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The faux hospital room was designed by Wenham and his team. He estimates that the whole thing, including the fake CNN set in which Blitzer sat, took around 50 people four weeks to make. When the Impossible Missions Force reveals that the room was purpose-built to deceive Delbruuk, the four walls collapse, unveiling the truth to the scientist.

“You don’t need that in the story because you’ve got the information,” says Hamilton, “but it’s fun for the audience to have that reveal, and it’s fun to feel the villain realize that he’s been fooled and also the audience has been fooled.”

As the walls had steel frames, they needed to fall onto dampeners because they weighed at least 400 pounds each. During filming, they only needed to do it twice, having rehearsed it a good deal before.

Assembling the Team

“Every second of every frame is valuable.”

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Blitzer was “completely thrilled to be invited,” Hamilton says. “He thought it was a hoot.”

As Wenham points out, the anchor’s involvement lent credibility to the whole idea — both to the audience and to Delbruuk. This isn’t an anonymous presenter, so the assumption is that it must be real news footage. Blitzer arrived on a jet, did his lines impeccably, and, according to Wenham, was gone within about 24 hours. After the film, Cruise and director Christopher McQuarrie organized for the Blitzer mask to be delivered to his CNN office in a purpose-built glass cabinet so that he could display it.

The whole scene took around seven-and-a-half hours to film, according to Hamilton. Actors will often give between 50 and 70 variations of each line, and he and McQuarrie spent more than a day looking at every single nuance of every performance.

“We did modulate how angry Ethan got, ranging from very angry and absolutely manic to much less angry, and we kind of found a medium ground. It wasn’t Mel Gibson in Lethal Weapon.” The first assembly of the footage was around two minutes longer than the five minutes it would eventually become. “Every second of every frame is valuable,” Hamilton says.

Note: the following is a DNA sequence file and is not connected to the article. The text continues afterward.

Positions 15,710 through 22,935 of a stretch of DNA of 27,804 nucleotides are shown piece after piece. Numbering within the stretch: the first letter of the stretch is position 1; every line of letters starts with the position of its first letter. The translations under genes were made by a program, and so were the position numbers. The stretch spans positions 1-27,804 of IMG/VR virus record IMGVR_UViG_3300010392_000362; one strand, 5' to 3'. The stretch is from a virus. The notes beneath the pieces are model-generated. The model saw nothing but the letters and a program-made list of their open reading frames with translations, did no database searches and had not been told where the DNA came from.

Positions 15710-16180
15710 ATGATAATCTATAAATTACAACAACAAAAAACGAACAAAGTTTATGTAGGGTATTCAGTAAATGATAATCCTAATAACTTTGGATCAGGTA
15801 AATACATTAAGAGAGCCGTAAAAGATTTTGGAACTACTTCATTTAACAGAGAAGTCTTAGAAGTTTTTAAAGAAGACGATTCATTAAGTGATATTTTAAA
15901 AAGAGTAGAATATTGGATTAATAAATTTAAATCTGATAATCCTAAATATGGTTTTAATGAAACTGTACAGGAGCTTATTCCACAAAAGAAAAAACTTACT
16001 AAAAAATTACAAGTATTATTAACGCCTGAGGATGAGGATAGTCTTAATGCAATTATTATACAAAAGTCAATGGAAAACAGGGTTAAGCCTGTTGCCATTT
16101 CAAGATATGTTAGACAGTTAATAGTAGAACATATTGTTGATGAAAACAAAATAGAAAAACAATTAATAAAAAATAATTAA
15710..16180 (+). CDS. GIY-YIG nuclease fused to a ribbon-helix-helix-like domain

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As for music, composer Lorne Balfe remembers that McQuarrie wasn’t far off, singing to him in order to communicate what he had in his mind.

“There’s a lot of information being given,” says Balfe, “and we tried lots of different rhythms and more melodic ideas, but he felt like it was clashing significantly with the dialogue.” They settled on what Balfe describes as two chords repeating back and forth — simple so as not to affect the dialogue — and gradually building in intensity.

As the reveal happens, the audience begins to smile, and Delbruuk begins to turn white. Hamilton reveals that Delbruuk’s final line — the confused “The attacks didn’t happen” — was recorded after the scene was filmed. This was because “people weren’t 100 percent clear that the attacks hadn’t happened,” and the film couldn’t continue with the audience not being absolutely sure.

Just before this, Lalo Schifrin’s infamous theme music slowly begins to come in.

“It starts off with one bongo player,” says Balfe, “and then another one joins in, and then another one, and then another one, and another one. The way we recorded was that it was in a half-moon shape, so the sound goes from left to right, so that in the cinema, you hear it the way we recorded it.”

In the end, says Balfe, around a dozen bongo players were involved in the drumroll, with the strings contributing their notorious interjections.

“It basically just starts giving the audience permission to have fun.”